While I was a graduate student at Purchase College, I had a meeting with a professor of mine on my final composition project for one of my classes. For this particular class I was to write a piece for string quartet exhibiting one of the techniques we studied. My piece was inspired by a painting by Paul Klee entitled “Fugue in Red” which later became part of a set of pieces call Images By Paul Klee. To put is simply, “Fugue in Red” is a fugue but in a more modern sense. With regard to the painting, my professor asked me: “Why do you think this piece is called Fugue in Red?”
“Well,” I began “You can see how the images appear in layers and they look like one another. This suggests imitative counterpoint, which you find in a standard fugue. As for the color red, that, to my eye, refers to the tonality. My fugue is not tonal in the conventional sense, but if you notice, I use the pitch A as a tonal center here at the beginning.” I pointed to the repeated A’s in the head motive of my fugal subject. I continued. “I chose A because A is red.”
“Really?” she asked.
I nodded “Yes.”
Uh oh, I shouldn’t have said that. I forgot for a moment that my perceptions of music were clearly my own and no one else’s. My professor obviously didn’t see what I see with regard to tonality or sound in general. Perhaps she didn’t see tonalities at all. Though she seemed fascinated by my perceptions I felt a little embarrassed after that particular conversation. To many “normal” musicians the whole idea of seeing sounds sounded a little crazy. I moved away from that topic and discussed with her my plans regarding completing the work. I hadn’t finished it yet.
As far back as I can remember all sounds have images and colors. I wish that people could experience the things I see when I hear music, a bird chirping, or even a person speaking. I was surprised to learn that not many people experience this kind of phenomena called Synesthesia. As a someone who plays piano, the keyboard has always been my pallet of paints and my fingers are what make the paints come together to create a visual masterpiece. I conduct all the colors of the keyboard in the manner I feel makes the work most understandable to the audience. Music looks like an abstract painting: blobs and splashes of colors move across the keyboard as I play. The colors of music operate on two different levels: instrumental sonority and harmony. That is how it works. Generally speaking, the sound of a piano is silver, but the harmonies and pitch sonorities are what make the music come to life in color. Piano sounds appear as metallic blobs to me and disappear as their sounds decay.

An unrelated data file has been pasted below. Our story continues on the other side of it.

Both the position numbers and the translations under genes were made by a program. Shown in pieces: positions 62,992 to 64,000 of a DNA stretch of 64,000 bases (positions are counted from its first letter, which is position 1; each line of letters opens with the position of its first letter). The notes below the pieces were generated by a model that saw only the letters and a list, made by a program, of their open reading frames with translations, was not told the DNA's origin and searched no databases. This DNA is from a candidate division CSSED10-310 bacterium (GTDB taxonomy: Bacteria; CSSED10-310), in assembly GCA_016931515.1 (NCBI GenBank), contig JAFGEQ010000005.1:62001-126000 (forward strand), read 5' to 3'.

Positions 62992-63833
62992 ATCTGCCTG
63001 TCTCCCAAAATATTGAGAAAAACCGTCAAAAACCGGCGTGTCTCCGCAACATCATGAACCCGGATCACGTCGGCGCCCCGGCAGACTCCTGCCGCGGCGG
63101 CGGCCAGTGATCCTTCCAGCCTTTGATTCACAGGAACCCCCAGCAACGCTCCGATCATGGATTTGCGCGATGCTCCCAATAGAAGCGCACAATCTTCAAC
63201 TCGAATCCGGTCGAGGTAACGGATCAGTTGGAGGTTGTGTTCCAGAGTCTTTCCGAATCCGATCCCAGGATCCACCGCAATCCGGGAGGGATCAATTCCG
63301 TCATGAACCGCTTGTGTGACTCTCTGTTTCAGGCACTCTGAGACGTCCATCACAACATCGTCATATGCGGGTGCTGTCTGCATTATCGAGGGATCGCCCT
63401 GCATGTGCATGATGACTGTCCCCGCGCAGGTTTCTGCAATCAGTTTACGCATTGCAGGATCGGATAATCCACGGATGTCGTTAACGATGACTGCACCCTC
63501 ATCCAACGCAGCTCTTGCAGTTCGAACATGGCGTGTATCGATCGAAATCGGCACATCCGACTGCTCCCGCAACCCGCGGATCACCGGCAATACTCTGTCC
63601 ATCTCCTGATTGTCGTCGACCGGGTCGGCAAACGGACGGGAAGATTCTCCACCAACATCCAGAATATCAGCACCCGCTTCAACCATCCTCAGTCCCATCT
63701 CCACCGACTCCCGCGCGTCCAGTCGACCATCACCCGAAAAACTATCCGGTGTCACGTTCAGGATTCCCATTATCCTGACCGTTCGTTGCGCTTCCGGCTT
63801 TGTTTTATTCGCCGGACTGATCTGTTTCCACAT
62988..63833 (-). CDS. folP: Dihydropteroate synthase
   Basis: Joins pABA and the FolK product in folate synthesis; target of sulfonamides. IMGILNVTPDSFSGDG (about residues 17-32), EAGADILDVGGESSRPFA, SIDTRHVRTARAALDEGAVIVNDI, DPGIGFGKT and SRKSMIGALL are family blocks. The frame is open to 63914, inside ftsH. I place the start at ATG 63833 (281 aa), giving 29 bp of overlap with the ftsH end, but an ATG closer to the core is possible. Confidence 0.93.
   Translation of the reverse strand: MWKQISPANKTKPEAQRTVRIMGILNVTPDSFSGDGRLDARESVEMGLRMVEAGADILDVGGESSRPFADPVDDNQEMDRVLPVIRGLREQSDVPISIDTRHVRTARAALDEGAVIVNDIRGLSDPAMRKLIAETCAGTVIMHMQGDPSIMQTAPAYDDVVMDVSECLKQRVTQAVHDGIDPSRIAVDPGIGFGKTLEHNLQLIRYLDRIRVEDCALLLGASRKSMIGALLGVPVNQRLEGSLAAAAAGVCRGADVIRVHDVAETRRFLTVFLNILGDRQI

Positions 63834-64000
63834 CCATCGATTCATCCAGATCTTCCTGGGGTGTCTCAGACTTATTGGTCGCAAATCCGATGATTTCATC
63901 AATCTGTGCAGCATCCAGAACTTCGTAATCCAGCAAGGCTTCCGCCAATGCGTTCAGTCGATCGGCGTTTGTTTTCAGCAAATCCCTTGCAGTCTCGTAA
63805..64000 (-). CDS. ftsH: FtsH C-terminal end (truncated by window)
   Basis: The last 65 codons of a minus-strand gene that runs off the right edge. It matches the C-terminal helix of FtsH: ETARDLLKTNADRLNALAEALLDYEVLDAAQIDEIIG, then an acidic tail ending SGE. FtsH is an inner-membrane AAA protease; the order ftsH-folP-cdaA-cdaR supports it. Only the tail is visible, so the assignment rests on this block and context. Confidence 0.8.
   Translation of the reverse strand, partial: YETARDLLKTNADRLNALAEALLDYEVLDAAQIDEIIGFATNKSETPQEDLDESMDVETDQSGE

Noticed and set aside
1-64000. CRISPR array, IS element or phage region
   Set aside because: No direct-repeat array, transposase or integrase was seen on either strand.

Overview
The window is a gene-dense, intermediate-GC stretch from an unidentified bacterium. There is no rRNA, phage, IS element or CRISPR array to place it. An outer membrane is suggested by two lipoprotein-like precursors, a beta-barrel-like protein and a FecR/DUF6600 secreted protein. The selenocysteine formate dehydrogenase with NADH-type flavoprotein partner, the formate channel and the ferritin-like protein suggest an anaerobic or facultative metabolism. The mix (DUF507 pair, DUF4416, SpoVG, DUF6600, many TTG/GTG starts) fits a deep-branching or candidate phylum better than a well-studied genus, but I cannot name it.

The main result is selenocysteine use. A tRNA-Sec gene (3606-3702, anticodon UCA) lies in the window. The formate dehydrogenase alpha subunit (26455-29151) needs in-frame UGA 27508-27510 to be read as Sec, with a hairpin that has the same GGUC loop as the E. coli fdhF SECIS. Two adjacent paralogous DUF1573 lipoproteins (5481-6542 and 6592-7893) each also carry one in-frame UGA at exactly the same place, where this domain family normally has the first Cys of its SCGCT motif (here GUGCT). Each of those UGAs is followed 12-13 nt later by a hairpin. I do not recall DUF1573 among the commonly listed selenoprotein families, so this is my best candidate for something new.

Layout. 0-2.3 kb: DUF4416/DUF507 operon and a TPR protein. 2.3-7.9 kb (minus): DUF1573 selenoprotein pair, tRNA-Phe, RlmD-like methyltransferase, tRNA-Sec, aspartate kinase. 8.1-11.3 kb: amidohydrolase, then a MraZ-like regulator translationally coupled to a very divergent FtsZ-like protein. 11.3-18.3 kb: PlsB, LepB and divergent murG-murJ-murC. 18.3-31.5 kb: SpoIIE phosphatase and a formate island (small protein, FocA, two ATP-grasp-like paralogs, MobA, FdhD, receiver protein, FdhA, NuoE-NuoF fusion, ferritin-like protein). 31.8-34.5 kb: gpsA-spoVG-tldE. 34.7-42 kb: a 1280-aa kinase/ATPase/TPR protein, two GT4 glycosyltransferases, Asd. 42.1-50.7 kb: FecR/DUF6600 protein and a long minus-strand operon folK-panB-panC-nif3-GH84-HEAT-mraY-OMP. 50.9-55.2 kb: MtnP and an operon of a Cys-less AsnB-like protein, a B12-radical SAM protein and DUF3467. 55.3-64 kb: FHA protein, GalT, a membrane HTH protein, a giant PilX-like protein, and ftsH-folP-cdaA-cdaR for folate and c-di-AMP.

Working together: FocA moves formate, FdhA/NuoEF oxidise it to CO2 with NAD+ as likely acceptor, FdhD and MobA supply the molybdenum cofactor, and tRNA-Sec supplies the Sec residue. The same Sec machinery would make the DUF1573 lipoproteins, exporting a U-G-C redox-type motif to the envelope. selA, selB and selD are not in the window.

To understand what music truly looks like to me, look at the abstract artwork of Wassily Kandinsky. There is nothing more sensational then playing piano and watching the music come to life before my eyes. I had always wished to someday play a piano concerto with an orchestra. Wouldn’t that be grand to mix the metallic timbres of the piano with the spectral hues of an orchestra? I certainly think so!